New Zealand Proposes New Biofuels Targets
20 Jun 2021 by argusmedia.com
New Zealand is proposing a biofuels regulation to reduce greenhouse gas (GHG) emissions under which fuel suppliers will have to reduce emissions of the fuels they sell by a set percentage every year.
The Sustainable Biofuels Mandate, which will apply to all transport sectors including aviation, is putting onus on fuel suppliers that sell more than 10mn l/yr (170 b/d) in New Zealand to reduce emissions through biofuel deployment rather then implementing a physical blending mandate.
The transport sector is the country's fastest growing source of emissions and responsible for 21pc of gross GHG discharge, posing a challenge to its 2050 carbon neutrality target, according to the consultation document released by the Ministry of Business, Innovation and Employment and the Ministry of Transport.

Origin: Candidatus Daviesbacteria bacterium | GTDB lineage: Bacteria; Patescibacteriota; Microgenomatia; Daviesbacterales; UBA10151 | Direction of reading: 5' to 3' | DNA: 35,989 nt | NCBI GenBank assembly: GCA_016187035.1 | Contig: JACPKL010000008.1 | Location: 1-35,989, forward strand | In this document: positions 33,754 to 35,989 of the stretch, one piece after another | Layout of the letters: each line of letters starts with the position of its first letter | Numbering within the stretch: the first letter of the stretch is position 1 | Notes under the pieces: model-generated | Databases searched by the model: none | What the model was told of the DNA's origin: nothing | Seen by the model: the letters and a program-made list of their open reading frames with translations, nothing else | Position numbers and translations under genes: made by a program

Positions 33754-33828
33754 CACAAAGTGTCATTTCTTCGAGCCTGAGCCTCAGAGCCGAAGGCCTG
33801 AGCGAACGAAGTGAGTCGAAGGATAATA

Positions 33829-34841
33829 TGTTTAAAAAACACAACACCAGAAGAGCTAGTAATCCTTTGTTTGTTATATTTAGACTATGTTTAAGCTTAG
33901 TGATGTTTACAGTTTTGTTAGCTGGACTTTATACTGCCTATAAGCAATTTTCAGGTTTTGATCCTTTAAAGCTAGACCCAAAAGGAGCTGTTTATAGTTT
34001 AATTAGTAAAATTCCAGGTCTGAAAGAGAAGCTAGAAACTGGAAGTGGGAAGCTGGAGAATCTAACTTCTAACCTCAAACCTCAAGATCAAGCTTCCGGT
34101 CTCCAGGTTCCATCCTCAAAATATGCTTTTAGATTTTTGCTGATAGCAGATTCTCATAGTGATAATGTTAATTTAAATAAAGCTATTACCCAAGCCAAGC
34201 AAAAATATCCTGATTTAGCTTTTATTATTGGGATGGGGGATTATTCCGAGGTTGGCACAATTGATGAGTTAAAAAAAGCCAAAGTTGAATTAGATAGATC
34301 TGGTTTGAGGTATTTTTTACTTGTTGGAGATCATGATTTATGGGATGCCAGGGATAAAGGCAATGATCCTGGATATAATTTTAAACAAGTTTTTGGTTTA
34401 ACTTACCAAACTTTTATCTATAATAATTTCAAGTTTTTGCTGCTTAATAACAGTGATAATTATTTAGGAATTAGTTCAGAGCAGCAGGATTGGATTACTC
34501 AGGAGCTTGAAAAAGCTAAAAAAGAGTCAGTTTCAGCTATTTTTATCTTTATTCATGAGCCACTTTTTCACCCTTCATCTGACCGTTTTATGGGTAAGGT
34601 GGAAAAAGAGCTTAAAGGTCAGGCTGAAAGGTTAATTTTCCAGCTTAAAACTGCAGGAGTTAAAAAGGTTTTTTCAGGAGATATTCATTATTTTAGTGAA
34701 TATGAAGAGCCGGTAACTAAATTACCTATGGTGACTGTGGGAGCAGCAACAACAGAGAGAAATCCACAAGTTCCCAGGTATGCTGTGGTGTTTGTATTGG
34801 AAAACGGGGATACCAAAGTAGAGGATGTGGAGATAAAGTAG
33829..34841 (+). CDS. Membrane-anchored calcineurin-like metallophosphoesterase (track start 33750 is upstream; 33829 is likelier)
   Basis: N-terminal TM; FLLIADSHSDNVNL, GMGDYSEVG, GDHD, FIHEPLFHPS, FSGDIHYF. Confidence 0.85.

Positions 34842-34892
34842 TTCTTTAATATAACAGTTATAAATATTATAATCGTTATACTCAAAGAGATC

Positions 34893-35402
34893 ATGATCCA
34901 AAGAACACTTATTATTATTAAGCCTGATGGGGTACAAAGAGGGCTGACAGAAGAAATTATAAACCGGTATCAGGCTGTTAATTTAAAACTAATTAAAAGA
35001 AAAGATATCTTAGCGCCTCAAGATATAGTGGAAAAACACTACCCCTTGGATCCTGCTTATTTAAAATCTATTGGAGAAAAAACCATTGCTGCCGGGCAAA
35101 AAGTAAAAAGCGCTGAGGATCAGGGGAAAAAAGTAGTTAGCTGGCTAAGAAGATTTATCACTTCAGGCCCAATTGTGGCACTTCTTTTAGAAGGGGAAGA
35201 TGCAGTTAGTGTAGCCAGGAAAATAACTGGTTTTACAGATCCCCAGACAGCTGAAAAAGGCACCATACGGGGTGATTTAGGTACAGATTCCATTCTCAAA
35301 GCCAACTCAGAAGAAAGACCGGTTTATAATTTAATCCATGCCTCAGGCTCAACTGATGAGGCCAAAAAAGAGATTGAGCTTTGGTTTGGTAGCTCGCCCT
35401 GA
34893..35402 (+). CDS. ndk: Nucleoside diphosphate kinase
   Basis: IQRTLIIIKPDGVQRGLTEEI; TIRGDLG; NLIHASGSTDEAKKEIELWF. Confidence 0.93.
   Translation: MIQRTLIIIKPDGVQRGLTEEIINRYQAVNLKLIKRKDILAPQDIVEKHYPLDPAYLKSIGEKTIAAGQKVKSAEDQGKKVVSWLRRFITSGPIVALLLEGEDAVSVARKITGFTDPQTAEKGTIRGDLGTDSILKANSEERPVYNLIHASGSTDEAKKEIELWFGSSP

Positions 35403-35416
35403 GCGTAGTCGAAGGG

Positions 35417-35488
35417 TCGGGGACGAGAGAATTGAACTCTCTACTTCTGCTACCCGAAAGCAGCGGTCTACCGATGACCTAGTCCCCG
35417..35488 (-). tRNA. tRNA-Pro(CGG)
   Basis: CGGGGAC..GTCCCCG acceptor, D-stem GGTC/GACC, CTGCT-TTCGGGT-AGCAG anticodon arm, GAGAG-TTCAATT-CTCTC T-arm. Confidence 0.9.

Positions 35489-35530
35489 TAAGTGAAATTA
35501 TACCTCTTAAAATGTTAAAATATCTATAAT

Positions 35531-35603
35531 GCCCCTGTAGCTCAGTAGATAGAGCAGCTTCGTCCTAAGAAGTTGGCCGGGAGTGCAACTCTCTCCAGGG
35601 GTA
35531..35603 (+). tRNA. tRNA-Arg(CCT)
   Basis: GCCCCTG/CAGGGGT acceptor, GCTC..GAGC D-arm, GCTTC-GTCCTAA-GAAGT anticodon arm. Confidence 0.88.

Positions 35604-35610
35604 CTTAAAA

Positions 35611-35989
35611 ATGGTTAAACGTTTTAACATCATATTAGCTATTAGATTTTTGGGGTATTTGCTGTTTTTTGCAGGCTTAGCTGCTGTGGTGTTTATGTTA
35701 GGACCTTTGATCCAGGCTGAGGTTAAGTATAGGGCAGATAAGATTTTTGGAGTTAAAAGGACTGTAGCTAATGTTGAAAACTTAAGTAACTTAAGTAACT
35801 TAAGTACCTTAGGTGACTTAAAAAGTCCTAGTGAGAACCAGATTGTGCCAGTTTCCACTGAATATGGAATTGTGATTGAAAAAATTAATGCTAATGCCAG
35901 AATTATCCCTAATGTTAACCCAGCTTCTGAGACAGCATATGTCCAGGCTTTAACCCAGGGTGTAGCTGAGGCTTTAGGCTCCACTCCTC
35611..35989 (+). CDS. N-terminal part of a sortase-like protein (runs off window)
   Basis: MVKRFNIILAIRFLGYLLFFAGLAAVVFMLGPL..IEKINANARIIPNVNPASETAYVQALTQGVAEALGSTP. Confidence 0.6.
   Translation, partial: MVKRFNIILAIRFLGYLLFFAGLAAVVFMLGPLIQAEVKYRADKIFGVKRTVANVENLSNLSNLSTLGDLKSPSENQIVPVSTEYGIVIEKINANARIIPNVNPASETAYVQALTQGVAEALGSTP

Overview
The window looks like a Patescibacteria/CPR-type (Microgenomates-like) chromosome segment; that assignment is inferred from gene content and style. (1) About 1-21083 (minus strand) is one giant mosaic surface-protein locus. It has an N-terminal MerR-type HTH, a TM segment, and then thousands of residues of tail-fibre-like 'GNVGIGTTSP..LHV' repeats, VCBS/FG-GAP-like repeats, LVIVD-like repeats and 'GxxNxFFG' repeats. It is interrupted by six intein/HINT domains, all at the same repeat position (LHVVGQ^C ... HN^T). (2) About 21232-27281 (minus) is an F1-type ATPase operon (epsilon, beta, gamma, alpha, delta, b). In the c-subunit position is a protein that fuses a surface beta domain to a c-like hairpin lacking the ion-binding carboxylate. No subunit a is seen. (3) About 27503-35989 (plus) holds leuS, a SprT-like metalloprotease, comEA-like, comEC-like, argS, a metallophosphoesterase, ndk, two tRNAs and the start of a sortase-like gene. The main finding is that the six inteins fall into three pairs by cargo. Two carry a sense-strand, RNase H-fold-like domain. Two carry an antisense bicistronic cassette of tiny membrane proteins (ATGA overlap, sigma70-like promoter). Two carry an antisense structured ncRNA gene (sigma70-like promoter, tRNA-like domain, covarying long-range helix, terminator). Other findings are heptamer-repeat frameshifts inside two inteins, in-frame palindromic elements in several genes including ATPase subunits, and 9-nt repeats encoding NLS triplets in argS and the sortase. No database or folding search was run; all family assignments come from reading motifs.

The document outlines that electrification will not happen fast enough to meet the ambitious climate goals so biofuels represent an achievable low-emissions solutions and can play a transitional role in the interim.
This contrasts with their previously attempted 2008 quota that stipulated a 2.5pc biodiesel share in road transport fuels only but was repealed before it came into effect.
The new offering provides greater flexibility while encouraging use of advanced feedstocks and higher quality hydro-treated vegetable oil grades with fewer lifecycle emissions rather than crop-based first generation biodiesel, according to the proposal.
An estimated 3.75 petajoules of biofuels will be supplied under the directive in 2022, 7.33 petajoules in 2024 and 11.08 petajoules in 2025. The proposal suggests cutting GHGs by 1.2pc from 2023, 2.3pc by 2024 and 3.2pc by 2025. This percentage reduction would be calculated by comparing the emissions of the supplier's fuels with emissions had all those fuels been 100pc fossil fuels.
But current limited domestic production will not be enough and the majority of volumes required will be imported in the medium term, though Wellington is investigating whether forestry waste could be used to boost homegrown biofuel output.
Lacking incentives, the country has lagged in its uptake of biofuels that account for just 0.1pc of total liquid fuel sales compared with about 4pc globally. Submissions for the proposal are accepted until 26 July.